Wireless LANs 'critical' for GM

The automaker expects payback within a year.

Viewing wireless LANs as a mission-critical infrastructure for its manufacturing operations, General Motors Corp. by year's end will have installed them in all 25 of its North American assembly plants.

GM will initially use the massive in-plant wireless LAN infrastructure to track materials and replenish parts at stations on its assembly lines. But once the wireless LANs are in place, according to Clif Triplett, global information officer for manufacturing and quality at GM, they can be used to support a wide range of other applications. Those include access to computer-aided design drawings and plant configuration information, which Triplett called a "virtual factory" database.

Larry Graham, global manager of manufacturing technologies for GM, said the factory wireless LAN infrastructure will bring about a "quantum change" in the ability of GM to send and receive information to and from workers and systems in the manufacturing environment. "It provides you with agility and flexibility that did not exist before," Graham said. GM plans to standardize on Wi-Fi, or 802.11b, wireless LAN technology in all of its plants, he added.

The rugged enclosures for the access points and the tuned, directional antennas required to propagate a signal inside a plant without having it spill outside cost $1,000 each.

But Graham said GM expects a quick payback on its investment—less than one year. He declined to elaborate further on the financial details.

Jack Maynard, an analyst at Boston-based Aberdeen Group Inc., said the fact that GM expects to recoup its investment so quickly indicates that the company had "a real problem" with locating parts expeditiously and efficiently.

Maynard added that GM could use the wireless LAN-based materials management system to drastically change its manufacturing operation to a build-to-order model.

GM has already equipped 75 to 100 forklift trucks with wireless terminals in each plant. In its New United Motor Manufacturing Inc. plant in Fremont, Calif., which it operates jointly with Japan-based Toyota Motor Corp., GM has installed a wireless location system from WhereNet Corp. in Santa Clara, Calif., that works with the wireless LAN.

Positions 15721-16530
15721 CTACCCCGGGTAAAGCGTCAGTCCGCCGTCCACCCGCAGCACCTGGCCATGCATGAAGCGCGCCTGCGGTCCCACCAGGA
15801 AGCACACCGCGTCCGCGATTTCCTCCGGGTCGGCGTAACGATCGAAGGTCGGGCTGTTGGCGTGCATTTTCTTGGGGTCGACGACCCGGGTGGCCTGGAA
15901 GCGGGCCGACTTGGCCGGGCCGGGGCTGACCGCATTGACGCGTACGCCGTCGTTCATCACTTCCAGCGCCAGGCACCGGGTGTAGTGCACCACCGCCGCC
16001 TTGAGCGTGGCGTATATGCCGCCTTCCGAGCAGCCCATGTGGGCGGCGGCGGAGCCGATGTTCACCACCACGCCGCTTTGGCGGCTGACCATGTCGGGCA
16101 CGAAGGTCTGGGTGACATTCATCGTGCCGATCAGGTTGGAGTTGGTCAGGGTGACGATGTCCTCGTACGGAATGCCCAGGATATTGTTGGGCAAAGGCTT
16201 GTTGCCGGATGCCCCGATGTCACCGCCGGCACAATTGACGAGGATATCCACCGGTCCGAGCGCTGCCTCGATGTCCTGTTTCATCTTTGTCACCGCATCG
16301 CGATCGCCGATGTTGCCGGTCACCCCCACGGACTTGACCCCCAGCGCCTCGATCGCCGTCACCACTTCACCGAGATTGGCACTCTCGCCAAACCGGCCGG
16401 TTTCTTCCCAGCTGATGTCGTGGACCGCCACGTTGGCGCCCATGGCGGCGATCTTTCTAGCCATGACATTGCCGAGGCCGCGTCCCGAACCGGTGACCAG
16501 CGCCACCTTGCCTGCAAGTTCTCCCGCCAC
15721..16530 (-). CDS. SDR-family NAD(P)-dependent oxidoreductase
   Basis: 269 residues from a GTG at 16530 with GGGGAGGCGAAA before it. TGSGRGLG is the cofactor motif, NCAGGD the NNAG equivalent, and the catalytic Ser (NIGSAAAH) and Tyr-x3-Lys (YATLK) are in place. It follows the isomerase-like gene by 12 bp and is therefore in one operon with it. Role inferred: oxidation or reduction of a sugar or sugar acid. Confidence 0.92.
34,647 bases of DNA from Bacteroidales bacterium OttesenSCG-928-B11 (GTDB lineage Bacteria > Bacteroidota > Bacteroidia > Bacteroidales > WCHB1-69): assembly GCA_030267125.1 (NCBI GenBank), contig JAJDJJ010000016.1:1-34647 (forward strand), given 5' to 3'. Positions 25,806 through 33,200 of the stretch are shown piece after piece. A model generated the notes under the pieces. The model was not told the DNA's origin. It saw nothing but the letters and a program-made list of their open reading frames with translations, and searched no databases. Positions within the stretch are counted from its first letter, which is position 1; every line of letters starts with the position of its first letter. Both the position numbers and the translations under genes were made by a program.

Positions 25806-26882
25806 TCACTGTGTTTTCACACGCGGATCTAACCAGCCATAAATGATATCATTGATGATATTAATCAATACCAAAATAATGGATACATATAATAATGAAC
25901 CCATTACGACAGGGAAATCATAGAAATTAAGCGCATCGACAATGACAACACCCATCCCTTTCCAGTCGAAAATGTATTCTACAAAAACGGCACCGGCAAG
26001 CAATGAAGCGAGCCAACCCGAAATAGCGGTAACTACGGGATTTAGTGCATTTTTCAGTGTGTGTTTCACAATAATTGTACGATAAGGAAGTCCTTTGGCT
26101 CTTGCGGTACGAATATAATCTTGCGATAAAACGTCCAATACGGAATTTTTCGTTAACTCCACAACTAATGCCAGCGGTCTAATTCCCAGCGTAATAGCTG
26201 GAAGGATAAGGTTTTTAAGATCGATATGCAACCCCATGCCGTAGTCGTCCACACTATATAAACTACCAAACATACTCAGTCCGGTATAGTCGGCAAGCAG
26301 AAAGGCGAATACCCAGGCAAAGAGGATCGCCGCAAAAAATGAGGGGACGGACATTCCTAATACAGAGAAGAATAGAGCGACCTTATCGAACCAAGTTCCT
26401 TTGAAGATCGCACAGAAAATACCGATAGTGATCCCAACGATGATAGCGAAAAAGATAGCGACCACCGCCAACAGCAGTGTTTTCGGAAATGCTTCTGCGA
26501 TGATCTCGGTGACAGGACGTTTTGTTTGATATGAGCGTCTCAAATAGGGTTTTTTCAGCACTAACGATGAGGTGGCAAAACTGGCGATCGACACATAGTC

When workers need to replenish parts for their station, they press a button on a wireless pendant at their workstation. The request is displayed on a screen on the forklift, showing the location of the worker and the materials required. Triplett said he views vehicle-tracking information as another high-priority application for the wireless system.

Ford Motor Co. and DaimlerChrysler AG both operate extensive wireless LAN networks at their North American manufacturing plants, but neither currently has plans to install an infrastructure equal in scope to GM's.

Jim Buczkowski, director of manufacturing and supply chain IT at Ford, said the company has installed wireless LANs at all 21 of its North American assembly plants, but with zoned coverage rather than plantwide coverage.

Ford uses wireless LANs in the yards of all its plants to control and manage finished-vehicle inventory and has experimented with installing wireless terminals on forklifts, Buczkowski said. But Ford hasn't been able to justify a business case for wide-scale rollout of wireless terminals on forklifts, he said.

Elive Likine, manager of wireless communications at DaimlerChrysler, said the company has older wireless LANs that operate in the 902-MHz band that are used to support yard operations. The automaker has also installed 802.11b wireless LANs, which operate in the 2.4-GHz band, at some of its plants to support specific applications such as "end of line" testing of electrical components.

DaimlerChrysler plans to stick with the 902-MHz wireless LANs for now because "we do not see a business case to shift from 902 MHz to 2.4 GHz," Likine said.


GM LANscape

GM's wireless LAN infrastructure will cover 25 manufacturing plants; 35 to 65 access points will cover an 80-acre plant.


Access points from Cisco Systems Inc.; rugged devices running Microsoft OS supplied by Symbol Technologies and Intermec Technologies Corp.


Materials management


Real-time location system; access to "virtual factory" database and CAD drawings


Less than one year


128-bit Wired Equivalent Privacy; subnetted VPNs; tuned, directional antennas


Designed for upgrade to 54M bit/sec. 802.11a or 802.11g

Copyright © 2002 IDG Communications, Inc.

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